• Key point: Walk-in freezers should be inspected periodically to ensure that they can be opened from the inside. A church can be legally responsible for injuries sustained by persons who are locked in a freezer and who are unable to get out.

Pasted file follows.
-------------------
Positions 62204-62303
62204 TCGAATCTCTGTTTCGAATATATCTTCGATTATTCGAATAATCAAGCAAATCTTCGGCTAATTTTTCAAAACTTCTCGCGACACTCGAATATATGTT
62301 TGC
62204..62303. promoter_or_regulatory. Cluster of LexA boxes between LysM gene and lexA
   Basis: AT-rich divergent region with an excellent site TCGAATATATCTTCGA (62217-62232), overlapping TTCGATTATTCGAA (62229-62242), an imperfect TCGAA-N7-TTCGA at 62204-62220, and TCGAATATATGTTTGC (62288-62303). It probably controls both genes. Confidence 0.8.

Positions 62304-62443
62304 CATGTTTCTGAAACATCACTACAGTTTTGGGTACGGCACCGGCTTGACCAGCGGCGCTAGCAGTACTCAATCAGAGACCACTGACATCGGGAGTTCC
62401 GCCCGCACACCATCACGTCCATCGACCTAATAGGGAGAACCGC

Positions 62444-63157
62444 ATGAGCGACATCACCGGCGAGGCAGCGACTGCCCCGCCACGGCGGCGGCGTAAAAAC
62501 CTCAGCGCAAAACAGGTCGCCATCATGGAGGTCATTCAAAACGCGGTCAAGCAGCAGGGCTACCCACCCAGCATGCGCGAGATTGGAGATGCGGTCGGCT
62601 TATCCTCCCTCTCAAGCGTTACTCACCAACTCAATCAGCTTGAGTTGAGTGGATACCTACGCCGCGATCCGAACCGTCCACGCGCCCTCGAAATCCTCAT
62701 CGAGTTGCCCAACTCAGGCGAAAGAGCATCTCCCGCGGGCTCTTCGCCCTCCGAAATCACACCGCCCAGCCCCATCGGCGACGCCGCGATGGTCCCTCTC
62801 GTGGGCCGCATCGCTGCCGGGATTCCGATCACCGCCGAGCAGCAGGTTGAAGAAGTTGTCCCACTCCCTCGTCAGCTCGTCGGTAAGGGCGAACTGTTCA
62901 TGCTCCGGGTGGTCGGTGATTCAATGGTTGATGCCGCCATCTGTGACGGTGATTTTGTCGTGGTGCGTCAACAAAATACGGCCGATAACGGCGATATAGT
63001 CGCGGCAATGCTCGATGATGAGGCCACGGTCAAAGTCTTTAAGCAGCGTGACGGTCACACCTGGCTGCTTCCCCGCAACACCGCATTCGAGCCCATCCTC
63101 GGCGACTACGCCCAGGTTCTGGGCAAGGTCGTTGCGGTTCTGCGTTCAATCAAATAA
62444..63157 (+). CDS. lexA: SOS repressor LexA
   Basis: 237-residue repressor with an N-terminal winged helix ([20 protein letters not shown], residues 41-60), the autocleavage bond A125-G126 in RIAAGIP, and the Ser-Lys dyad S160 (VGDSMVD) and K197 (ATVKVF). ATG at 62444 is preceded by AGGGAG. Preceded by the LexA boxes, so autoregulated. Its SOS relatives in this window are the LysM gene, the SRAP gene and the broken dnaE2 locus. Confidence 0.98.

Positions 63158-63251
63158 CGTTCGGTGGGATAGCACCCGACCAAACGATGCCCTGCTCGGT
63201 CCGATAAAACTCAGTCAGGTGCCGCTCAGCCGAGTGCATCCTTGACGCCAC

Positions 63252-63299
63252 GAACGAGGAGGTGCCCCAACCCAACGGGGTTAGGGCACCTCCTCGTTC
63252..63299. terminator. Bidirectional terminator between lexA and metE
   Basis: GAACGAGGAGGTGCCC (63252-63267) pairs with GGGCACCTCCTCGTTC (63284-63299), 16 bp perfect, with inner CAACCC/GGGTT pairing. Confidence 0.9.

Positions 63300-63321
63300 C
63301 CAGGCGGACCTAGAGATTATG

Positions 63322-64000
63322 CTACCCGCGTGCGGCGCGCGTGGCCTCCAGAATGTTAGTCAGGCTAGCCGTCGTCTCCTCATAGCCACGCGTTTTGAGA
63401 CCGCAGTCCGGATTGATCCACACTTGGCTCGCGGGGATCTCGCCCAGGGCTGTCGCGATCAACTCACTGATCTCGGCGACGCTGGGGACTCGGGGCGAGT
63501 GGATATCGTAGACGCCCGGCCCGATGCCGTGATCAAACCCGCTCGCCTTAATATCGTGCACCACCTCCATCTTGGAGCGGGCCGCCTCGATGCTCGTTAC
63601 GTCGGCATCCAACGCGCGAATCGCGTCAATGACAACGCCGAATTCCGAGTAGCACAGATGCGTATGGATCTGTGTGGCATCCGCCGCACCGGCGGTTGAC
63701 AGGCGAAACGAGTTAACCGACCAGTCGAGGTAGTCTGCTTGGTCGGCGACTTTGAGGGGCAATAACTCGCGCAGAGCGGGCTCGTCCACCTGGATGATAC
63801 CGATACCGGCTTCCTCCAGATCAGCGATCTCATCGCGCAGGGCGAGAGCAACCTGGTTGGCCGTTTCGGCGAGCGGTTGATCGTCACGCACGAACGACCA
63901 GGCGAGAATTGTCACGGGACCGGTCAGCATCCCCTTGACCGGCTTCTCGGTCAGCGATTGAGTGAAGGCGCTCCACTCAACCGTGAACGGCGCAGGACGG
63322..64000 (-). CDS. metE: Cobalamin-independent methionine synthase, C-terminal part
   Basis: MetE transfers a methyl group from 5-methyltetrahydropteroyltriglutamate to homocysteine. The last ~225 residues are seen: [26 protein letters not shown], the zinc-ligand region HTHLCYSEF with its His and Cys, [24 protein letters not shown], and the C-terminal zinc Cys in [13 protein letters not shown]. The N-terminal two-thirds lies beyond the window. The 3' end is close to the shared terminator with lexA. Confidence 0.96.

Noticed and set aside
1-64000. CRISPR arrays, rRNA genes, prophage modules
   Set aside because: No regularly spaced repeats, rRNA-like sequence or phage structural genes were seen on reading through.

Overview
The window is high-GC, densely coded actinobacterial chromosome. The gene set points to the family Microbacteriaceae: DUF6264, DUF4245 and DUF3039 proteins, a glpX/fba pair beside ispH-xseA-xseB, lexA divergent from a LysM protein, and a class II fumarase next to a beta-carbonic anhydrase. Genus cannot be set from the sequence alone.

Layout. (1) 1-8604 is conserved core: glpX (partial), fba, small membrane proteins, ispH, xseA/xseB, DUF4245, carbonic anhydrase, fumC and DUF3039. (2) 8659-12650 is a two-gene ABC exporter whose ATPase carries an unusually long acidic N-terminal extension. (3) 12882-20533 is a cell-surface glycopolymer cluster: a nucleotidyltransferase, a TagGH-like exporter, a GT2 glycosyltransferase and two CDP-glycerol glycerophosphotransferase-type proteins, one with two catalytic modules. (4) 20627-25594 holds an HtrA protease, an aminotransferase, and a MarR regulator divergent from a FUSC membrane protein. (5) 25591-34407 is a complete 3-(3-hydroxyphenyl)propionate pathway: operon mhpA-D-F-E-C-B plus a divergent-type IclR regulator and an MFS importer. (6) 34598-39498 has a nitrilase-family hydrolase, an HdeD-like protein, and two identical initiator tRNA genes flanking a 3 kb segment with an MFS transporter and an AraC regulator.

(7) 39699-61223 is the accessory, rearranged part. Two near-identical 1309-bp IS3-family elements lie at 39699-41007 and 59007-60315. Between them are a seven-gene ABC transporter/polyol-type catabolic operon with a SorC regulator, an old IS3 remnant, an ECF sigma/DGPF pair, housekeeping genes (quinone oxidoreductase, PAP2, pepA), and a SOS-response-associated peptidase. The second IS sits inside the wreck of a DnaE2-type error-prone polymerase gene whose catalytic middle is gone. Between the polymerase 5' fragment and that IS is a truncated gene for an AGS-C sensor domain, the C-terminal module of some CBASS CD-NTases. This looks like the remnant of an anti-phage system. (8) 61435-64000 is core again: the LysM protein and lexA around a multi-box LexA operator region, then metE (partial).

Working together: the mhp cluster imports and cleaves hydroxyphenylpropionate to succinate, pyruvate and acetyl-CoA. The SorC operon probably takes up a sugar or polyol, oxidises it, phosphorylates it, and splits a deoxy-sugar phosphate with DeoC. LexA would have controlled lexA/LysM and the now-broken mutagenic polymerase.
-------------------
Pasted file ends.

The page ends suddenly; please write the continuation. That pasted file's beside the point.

• A North Carolina appeals court refused to dismiss a church from a lawsuit brought by a 13-year-old girl who was locked in a walk-in freezer in the church kitchen. Here are the facts of this unfortunate case. An equipment company sold a walk-in freezer to a local Baptist church. The freezer was “field assembled” by the seller on the church’s premises, and it was tested to be sure that it operated properly. The inside of the freezer door contained a label stating: “You are not locked in! The manufacturer of this unit has equipped it with a … latch assembly. You cannot be locked in, even if the door closes behind you and the cylinder is locked. By pushing the inside release on the inside of this unit, you many operate the latch and open the door.” The persons who assembled the freezer tested the door latch assembly to be sure that the freezer could be opened from the inside by pressing a red release button. They concluded that the door worked properly, and could be opened form inside. One evening, some eight months later, a 13-year-old girl (the “victim”) was working as a volunteer at the registration desk to the church’s “family life center” (a gymnasium). Her duties included checking persons in and out of the facility, checking out sports equipment, and answering the telephone. Shortly before 9:00 o’clock that evening, the victim went to the church’s kitchen to get some ice for a soft drink. She was wearing shorts and a t-shirt, but no shoes. Once inside the kitchen, the victim heard a noise that she thought came from the freezer. She opened the freezer door and stepped inside. When she did, the freezer door closed behind her. She immediately pushed the red release button on the inside of the door, but the door would not open. She repeatedly attempted to open the door, but her efforts were unsuccessful. She began banging on the door with her hands and feet, pushing on the door with her shoulder, and screaming. After an hour of futile attempts to open the door or attract someone’s attention, she became tired and sat down. She had lost all feeling in her feet which were completely white. Despite being tired, she continued to kick the door feebly. Later that evening, someone discovered the victim in the freezer. By that time, she had suffered severe frostbite to her feet and legs. Paramedics took her to a local hospital where she remained for nearly two months and where she had five operations. During the first operation, all ten of her toes were amputated. During later operations, she received several skin grafts. The victim and her mother filed a lawsuit against the manufacturer, seller, and church. Among other things, the lawsuit alleged that the defendants were negligent in the construction, assembly, and supervision of the freezer. The church asked to be dismissed from the lawsuit, but a trial court disagreed. However, the court did dismiss the seller. The church appealed the trial court’s refusal to dismiss it from the case, and the victim appealed the court’s dismissal of the seller. A state appeals court rejected both contentions, and permitted the lawsuit to proceed against the church but not the seller. This case illustrates the importance of periodic inspections of potentially dangerous equipment and facilities on church premises, to ensure that all safety equipment and devices are working properly. Crews v. W. A. Brown & Son, Inc., 416 S.E.2d 924 (N.C. App. 1992).
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